Step 5: Refocus the staff

Campbell did not do a massive reassignment of work in one move; he and his leadership team spent the next 18 months adjusting the organization as opportunities allowed. “There was some degree of self-selection out,” says Campbell. “Some people thought, ‘I like doing 10 different things; I don’t know if I want to be a project manager all day long.’ Their departure and the outsourcing gave us the room to shift the work and move people into different roles.”

For example, several people who had been working on ERP wanted to work on analytics. Others, who dabbled in project management, wanted to become professional project managers. People who had generic “IT analyst” titles and understood business processes became true business analysts, and senior business analysts had the opportunity move into the brand-new role of “business engagement leader.”

“We moved the chess pieces around when it made sense,” says Campbell, “but we weren’t pressured by the anxiety of managing a massive change.”

Step 6: Communicate to the business

Once Campbell had filled his new business engagement leadership roles, he asked those business engagement leaders to communicate the role changes to the rest of the business. “The business engagement people were really effective because they understood how messages flowed through their businesses,” he says. “We also took advantage of regular company communication channels including the intranet and the CEO’s newsletter. We put ourselves into the news cycle of the company.”

Step 7:  Instill career development in your culture

When Campbell selected his IT leadership team, he looked for people who had a strong interest in developing people. Now that he has a more focused staff, he has asked his leadership team to continue to evolve the people development culture. “My leadership team conducts annual mid-year reviews and makes sure their managers are having career development discussions with their staffs at least twice a year,” he says.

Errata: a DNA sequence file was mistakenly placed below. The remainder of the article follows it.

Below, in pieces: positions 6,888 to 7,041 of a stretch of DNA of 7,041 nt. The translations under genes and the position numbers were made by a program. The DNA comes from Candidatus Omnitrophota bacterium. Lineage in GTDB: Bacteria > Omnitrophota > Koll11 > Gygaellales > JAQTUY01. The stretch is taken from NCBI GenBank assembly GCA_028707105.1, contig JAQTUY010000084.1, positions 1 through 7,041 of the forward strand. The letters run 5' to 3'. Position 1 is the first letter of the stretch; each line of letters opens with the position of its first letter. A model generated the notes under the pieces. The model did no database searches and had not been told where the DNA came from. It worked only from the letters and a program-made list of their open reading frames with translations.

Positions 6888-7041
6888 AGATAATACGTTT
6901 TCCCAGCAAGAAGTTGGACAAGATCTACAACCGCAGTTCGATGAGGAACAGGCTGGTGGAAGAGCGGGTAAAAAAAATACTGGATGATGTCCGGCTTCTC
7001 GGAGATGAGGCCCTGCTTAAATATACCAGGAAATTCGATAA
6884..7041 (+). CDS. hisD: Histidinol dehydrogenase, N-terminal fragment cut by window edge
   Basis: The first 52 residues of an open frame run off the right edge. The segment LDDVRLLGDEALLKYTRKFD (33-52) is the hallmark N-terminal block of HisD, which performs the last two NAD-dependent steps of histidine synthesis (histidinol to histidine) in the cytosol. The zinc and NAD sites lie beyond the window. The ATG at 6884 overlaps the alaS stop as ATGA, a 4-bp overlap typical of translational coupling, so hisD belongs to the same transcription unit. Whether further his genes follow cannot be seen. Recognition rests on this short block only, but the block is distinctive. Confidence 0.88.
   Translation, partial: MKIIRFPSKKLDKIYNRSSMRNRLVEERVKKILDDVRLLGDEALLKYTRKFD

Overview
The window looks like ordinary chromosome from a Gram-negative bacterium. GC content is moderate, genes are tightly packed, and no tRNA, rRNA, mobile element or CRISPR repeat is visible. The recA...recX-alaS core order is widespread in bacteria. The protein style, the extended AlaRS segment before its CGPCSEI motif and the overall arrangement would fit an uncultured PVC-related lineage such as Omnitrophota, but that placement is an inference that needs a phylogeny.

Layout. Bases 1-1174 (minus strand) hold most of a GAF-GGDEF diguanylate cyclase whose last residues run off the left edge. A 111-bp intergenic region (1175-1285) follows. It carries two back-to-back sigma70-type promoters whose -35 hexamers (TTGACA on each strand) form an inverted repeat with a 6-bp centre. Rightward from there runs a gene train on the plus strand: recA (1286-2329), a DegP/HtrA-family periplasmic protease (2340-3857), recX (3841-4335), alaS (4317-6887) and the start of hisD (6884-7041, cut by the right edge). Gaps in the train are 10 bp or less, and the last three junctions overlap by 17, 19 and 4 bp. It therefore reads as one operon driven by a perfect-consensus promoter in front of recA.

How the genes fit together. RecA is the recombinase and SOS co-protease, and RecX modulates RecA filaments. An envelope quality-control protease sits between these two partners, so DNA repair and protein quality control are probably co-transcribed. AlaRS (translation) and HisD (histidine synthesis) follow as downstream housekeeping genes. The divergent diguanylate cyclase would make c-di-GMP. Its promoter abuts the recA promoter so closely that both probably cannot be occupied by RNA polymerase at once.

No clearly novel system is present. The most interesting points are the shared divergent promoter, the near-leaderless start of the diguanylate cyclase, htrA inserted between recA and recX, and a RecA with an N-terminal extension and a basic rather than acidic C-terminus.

20:20 hindsight

Looking back, Campbell offers a lesson learned: “We could have been faster in getting the layer below my leadership team to make organizational changes,” he says. “It is always the middle of the organization that is the hardest to change. I should have addressed that sooner.”

What he would not have changed is his communication strategy. “We let the IT organization know in advance why we were doing the survey and creating the change,” he says. “We presented it as a go-forward view and not an indictment of the past.”

How does Campbell know his work focusing the team is having the right impact? “Our business partners used to think of us as PC, email, and network support,” says Campbell. “We were the plumbers. Today we are co-creating digital strategies with our business partners at all levels of the organization. We are asked to participate in conversations we wouldn’t have been involved with two years ago. And to top it off, in the most recent bi-annual employee engagement survey, the IT team had the highest engagement scores of any function in the company!”